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Happiness is a luxury only the powerful can afford. In light of this view compare representations of happiness and power in Paradise Lost and A Doll’s House. (30 marks)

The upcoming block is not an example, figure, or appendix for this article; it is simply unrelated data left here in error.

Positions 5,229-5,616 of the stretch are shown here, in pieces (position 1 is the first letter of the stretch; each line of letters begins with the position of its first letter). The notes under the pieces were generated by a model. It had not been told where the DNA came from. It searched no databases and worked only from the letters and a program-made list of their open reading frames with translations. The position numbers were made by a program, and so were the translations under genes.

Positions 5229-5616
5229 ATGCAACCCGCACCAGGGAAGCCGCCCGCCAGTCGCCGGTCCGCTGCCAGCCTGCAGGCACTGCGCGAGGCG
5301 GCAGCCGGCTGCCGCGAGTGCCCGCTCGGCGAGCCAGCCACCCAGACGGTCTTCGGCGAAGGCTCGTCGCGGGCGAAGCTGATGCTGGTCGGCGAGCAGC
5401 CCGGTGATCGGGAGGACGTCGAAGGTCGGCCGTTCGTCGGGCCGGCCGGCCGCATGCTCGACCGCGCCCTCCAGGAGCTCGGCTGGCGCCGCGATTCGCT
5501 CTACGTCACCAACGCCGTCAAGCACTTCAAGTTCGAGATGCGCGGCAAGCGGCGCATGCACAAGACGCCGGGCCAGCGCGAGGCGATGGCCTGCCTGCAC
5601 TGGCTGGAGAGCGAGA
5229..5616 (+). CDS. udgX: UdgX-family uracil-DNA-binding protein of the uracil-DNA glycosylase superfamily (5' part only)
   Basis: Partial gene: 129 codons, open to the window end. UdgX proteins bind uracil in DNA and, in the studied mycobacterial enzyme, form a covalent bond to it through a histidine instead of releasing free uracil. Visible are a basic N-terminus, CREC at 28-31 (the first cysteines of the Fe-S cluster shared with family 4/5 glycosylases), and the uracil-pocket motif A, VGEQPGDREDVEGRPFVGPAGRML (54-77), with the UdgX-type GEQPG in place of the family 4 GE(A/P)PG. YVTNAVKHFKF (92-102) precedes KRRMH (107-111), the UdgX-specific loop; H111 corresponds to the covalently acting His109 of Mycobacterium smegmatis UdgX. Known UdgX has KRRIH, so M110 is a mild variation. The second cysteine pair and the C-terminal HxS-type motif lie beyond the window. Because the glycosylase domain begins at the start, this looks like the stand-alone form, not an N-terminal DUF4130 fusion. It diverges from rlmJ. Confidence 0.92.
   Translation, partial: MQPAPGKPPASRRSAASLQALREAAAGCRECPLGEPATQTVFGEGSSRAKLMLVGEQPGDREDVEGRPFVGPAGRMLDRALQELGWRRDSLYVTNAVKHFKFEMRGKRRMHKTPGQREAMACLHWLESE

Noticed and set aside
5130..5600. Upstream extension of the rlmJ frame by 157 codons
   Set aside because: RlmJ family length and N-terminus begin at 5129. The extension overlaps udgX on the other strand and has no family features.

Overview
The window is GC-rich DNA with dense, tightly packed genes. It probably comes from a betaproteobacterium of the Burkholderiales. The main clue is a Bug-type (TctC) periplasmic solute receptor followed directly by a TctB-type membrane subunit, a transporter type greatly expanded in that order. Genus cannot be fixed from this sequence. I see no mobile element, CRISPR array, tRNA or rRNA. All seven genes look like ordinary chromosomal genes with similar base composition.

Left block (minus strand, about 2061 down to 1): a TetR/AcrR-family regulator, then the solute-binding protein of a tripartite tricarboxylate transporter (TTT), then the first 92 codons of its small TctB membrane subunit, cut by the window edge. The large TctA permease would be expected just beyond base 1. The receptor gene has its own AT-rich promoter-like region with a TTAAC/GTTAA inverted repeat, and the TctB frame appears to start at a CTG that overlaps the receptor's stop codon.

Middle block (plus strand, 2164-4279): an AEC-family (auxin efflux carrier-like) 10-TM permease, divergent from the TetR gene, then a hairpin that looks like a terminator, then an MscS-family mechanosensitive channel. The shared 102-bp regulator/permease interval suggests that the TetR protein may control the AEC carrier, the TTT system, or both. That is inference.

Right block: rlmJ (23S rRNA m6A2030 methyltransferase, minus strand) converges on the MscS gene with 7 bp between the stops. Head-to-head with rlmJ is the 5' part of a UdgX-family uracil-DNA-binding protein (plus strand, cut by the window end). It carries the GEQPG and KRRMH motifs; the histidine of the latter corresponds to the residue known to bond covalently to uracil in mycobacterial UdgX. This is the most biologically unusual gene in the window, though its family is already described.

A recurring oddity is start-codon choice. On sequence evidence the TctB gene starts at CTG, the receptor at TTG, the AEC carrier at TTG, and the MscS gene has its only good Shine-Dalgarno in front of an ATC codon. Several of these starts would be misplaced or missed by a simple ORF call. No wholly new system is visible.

In both Paradise Lost and A Doll’s House, to say only those in power truly experience the luxury of happiness would be a somewhat reductive statement. Arguably, there are grounds to argue that Eve, as an embodiment of the weak woman in a patriarchal society, never receives the empowerment she desires, despite all efforts to strive for independence, knowledge and subsequently, happiness. Adam does, however, forgive her towards the end of the poem and their love becomes stronger, perhaps signifying a version of a happy ending. The title of the poem in the first place, however, ‘Paradise Lost’ suggests a loss of complete happiness and fulfilment and due to their own actions, Adam and Eve’s Utopia and Paradise is altered and corrupted. Like Eve, in A Doll’s House, Ibsen’s Nora symbolises the patriarchal stereotype of a supressed woman. Nora openly proclaims that she was never truly happy under the restrictions of her role as a housewife and a mother, but as she leaves her family in search of herself she arguably becomes empowered. Despite the lack of resolution at the end we, the reader are given the impression that Nora will find, at least a happier life than the one by Torvald’s side. On the other hand, to say Nora’s abandonment of her family makes her powerful could be disputed considering the patriarchal context the play was written in. Nora perhaps does find happiness by leaving her family, but from a patriarchal point of view, for a woman to leave her ‘duties’ as a wife and a mother is a woman abandoning her purpose which, arguably, renders her weak and disempowered.